02/27/2004 12:00AM

Big fine a warning to casinos


The only "fixes" that gaming regulators want to hear about are those by technicians repairing slot machines for further use.

But, on Wednesday, one of Las Vegas's biggest mega-resort operators came to a settlement with the Nevada Gaming Control Board for fixing giveaway prizes for their high rollers.

Stemming from a 2002 complaint by the gaming board, The Venetian hotel casino agreed to pay a whopping $1 million fine for fixing promotional contests to favor selected high rollers at the resort. The complaint cited 12 counts, ranging from rigging a Mercedes-Benz prize to awarding gaming chips with denominations of $10,000 and $20,000. Other counts covered the failure to file the proper cash transaction reports, improper voiding of markers, accounting violations involving disbursement of promotional funds, and the purchase of seven cases of wine - valued at $15,000 per case - from a Mexican patron.

Of the 12 counts, The Venetian did not admit to two. However, the major count that shakes the very foundation of Las Vegas is the contest fixing. That, most industry officials said, was the compelling reason for the huge fine.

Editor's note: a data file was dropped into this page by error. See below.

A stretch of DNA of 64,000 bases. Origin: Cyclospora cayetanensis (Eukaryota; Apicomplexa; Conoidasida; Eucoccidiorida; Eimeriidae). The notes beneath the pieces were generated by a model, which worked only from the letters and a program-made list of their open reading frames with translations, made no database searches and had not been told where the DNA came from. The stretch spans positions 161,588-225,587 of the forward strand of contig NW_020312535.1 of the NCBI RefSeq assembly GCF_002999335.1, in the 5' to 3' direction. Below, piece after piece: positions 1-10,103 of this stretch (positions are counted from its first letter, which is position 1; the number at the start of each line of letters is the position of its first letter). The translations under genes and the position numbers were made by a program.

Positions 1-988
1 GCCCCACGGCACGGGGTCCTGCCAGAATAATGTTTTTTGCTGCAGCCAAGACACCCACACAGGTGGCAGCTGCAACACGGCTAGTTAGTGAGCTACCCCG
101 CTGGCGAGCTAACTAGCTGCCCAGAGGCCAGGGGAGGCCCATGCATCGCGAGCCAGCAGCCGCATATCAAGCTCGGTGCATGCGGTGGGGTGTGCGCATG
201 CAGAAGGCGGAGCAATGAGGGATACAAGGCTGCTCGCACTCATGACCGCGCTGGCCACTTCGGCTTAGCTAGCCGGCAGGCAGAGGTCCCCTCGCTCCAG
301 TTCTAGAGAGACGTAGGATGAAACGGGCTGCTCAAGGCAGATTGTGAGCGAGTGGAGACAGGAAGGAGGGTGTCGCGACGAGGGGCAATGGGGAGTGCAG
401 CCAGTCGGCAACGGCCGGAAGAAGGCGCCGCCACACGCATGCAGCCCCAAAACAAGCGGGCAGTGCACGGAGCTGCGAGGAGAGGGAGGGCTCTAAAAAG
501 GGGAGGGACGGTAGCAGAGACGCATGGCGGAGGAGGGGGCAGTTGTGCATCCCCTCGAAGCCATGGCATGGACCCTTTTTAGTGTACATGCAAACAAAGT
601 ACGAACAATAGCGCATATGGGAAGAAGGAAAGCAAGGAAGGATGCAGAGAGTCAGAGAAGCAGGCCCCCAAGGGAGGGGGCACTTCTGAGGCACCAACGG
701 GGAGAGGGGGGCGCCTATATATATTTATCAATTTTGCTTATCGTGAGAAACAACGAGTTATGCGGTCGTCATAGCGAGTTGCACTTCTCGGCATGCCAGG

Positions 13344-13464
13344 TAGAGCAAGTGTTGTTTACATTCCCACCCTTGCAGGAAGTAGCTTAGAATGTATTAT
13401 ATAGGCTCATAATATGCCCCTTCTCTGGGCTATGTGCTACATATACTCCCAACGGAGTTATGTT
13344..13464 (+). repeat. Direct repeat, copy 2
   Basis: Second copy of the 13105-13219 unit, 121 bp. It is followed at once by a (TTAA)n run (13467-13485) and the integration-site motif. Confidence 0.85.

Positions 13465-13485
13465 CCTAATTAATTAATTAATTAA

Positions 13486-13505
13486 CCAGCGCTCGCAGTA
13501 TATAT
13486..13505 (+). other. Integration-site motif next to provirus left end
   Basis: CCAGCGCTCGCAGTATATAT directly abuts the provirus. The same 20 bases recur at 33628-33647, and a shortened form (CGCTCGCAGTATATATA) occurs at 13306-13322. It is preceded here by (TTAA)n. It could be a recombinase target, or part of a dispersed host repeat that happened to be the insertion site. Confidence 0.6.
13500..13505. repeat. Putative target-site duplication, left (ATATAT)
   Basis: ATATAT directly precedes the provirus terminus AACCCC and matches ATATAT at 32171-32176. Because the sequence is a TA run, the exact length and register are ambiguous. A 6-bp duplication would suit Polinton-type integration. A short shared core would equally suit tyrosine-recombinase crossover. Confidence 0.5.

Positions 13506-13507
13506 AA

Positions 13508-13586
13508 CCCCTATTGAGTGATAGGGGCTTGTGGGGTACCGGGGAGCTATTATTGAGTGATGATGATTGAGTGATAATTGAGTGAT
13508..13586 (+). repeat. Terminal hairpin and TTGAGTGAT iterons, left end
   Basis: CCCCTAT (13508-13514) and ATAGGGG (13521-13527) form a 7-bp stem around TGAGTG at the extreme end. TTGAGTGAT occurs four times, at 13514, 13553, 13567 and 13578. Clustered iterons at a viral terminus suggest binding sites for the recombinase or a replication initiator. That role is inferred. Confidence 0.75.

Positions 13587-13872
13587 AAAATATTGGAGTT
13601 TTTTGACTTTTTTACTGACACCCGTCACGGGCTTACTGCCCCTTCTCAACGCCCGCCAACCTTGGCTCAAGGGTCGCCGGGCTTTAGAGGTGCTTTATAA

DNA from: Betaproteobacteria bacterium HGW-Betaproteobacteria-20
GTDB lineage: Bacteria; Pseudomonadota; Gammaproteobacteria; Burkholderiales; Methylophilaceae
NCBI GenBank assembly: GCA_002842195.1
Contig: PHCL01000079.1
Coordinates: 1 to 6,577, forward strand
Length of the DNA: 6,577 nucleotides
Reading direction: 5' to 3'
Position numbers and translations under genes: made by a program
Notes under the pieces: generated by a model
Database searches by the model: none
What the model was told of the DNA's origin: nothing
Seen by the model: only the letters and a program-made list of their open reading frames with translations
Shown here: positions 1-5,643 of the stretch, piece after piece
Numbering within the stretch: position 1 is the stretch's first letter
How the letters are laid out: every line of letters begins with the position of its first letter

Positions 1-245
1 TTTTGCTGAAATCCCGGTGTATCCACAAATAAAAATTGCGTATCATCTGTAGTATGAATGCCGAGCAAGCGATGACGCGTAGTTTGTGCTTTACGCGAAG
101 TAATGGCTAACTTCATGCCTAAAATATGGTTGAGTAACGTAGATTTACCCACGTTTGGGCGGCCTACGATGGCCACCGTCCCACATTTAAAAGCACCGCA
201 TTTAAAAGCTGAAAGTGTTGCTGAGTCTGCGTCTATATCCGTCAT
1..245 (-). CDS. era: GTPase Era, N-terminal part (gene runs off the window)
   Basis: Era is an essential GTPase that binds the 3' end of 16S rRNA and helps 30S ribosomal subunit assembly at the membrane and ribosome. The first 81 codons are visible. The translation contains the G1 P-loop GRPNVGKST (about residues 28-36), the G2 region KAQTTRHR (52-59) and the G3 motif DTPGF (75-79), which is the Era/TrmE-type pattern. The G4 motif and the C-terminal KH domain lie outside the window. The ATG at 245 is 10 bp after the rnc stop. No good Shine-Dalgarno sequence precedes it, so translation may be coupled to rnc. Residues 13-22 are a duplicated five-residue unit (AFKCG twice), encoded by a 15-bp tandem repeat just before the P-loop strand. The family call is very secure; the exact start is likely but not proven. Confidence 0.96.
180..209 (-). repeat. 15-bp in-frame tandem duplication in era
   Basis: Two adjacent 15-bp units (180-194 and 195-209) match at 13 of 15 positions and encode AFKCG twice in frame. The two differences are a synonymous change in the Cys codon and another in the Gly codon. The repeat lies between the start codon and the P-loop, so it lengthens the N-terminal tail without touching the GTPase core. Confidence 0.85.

It is a $1 million message that Nevada gaming regulators will not stand for any action by any casino company allowing improprieties to affect the integrity of the games or giveaways.

Although The Venetian reported the incidents to the control board immediately upon uncovering the scam, regulators still hold the license operator responsible for its employees and their actions on behalf of the casinos.

Two senior executives and a pair of "rogue" employees appear to be at the root of the violations. Lengthy investigations revealed that the employees were attempting - on their own - to keep a high roller happy with the Mercedes "win" after he had lost about $5 million at the casino. Experts believe that fixing the car giveaway was unnecessary - they could have just given the gambler the automobile. Cheating other customers in the charade while pacifying a high roller seems pointless and foolish.

All four employees have been terminated. They were immediately suspended after the scheme was identified.

David Friedman, a top aide to Sheldon Adelson - whose parent company, Las Vegas Sands Inc., owns The Venetian - reported the company's position on the action in a Las Vegas Review-Journal story.

"These incidents were unfortunate and should never have occurred," Friedman said. "However, The Venetian's compliance programs are effective," he added, referring to the internal investigations that led to the discovery of wrongdoing.

Although the system does work and Nevada regulators handed down a serious penalty, Gaming Control Board chairman Dennis Neilander warned Nevada's major industry that such a violation is the worst of any kind. The rigging or fixing of any game in the Silver State, he said, "would tend to undermine the public's confidence" in the industry.

Considering all that is at stake, one angry high roller is certainly a small price to pay.